BARBER & OSGERBY | MILAN 2016 | New Collections for Mutina
APRIL 2016 - The new Puzzle and Mistral tile collections designed for Mutina by Edward Barber and Jay Osgerby have launched this week at Salone del Mobile in Milan. Inspired by geometry, colour, patterns and versatility of use, both Puzzle and Mistral have been designed to allow the user to create their own unique spaces thanks to the adaptable nature of the collections.
“The Mistral tile started from a simple detail taken from Italian ancient barns and farm buildings. Often seen in the countryside are terracotta tiles placed on their ends as a way of providing natural ventilation. They are positioned to create a flow of air in and out of the building, responding to wind direction of the area. We noticed how they also become a type of louvre; screening and revealing views and creating light and shade in ancient solid stone walls. This observation lead us to create Mistral”. Edward Barber & Jay Osgerby
Mistral plays with geometry, light and shade. A three dimensional tile, that can be used to build louvred walls or sunscreens that have a sculptural quality. With a single tile multiple configurations are possible. Using Mutina’s extrusion technology Edward Barber and Jay Osgerby have made their own ceramic louvre.
Mistral is a geometric wall component. When used vertically and horizontally, Mistral allows views to be created and controlled. The form permits many combinations of use – it can create a screen, open to light and air or a closed partition that has a sculptural dimension.
“The Puzzle collection is a game with infinite outcomes. The simple geometric shapes become softer and more fluid as the puzzle grows, allowing patterns to ebb and flow. Objects emerge like maps, islands or clouds, with endless possible permutations, meaning that whenever Puzzle is used it will always be unique.” Edward Barber & Jay Osgerby
Puzzle was created by experimenting with simple geometric forms. Edward Barber and Jay Osgerby made a series of physical models, which enabled them to research compositions and develop the exact layout of potential patterns on the tiles. Combining these forms with colour and tone has built a rich and dynamic collection.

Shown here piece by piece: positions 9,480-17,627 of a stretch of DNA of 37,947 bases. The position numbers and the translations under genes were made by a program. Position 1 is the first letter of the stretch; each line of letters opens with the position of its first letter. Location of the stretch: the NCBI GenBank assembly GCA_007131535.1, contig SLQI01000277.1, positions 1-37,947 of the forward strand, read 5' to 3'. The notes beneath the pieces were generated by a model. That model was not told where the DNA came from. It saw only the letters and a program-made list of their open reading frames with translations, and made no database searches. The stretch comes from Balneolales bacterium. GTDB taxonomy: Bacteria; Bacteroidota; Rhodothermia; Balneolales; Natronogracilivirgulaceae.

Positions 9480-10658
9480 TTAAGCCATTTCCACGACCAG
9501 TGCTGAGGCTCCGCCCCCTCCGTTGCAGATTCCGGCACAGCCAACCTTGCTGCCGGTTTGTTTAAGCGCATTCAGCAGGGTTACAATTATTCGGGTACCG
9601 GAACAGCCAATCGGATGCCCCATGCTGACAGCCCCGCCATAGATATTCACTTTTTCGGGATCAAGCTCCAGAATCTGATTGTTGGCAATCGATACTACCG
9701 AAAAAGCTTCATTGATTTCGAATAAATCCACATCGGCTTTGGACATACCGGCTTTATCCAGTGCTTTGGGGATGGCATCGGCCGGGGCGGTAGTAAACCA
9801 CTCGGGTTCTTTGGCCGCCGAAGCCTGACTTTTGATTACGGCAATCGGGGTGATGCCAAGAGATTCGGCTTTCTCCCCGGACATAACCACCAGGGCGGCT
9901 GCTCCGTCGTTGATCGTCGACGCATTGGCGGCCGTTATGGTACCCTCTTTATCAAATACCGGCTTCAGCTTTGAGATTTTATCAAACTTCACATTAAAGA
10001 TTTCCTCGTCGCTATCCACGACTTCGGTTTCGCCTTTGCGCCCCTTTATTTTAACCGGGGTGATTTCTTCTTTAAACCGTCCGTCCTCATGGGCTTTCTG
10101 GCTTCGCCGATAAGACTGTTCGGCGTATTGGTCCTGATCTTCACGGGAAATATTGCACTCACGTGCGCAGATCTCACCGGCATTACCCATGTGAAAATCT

As one experiments with the patterns, new combinations emerge creating an ever-expanding collection. Combining this with plain, solid coloured tiles varies the scale of the contrast and creates moment of calm within the composition that has been created. When exploring the formation of patterns, the two designers noticed that these created images like an abstracted map, which in turn inspired the idea of using European islands as a key reference point for the colours of the collection.
There are eight chromatic families in the collection each named after European islands. The neutral colours represent the Northern Isles of Faroe, Gotland, Aland, Anglesey and Skye and the warmer and brighter shades are associated with the Mediterranean Islands of Creta, Milos and Murano. Each of these families includes: a composition of six graphic patterns in three colours, a set of two symmetrical patterns in two colours called Edge, and three solid-colour variations.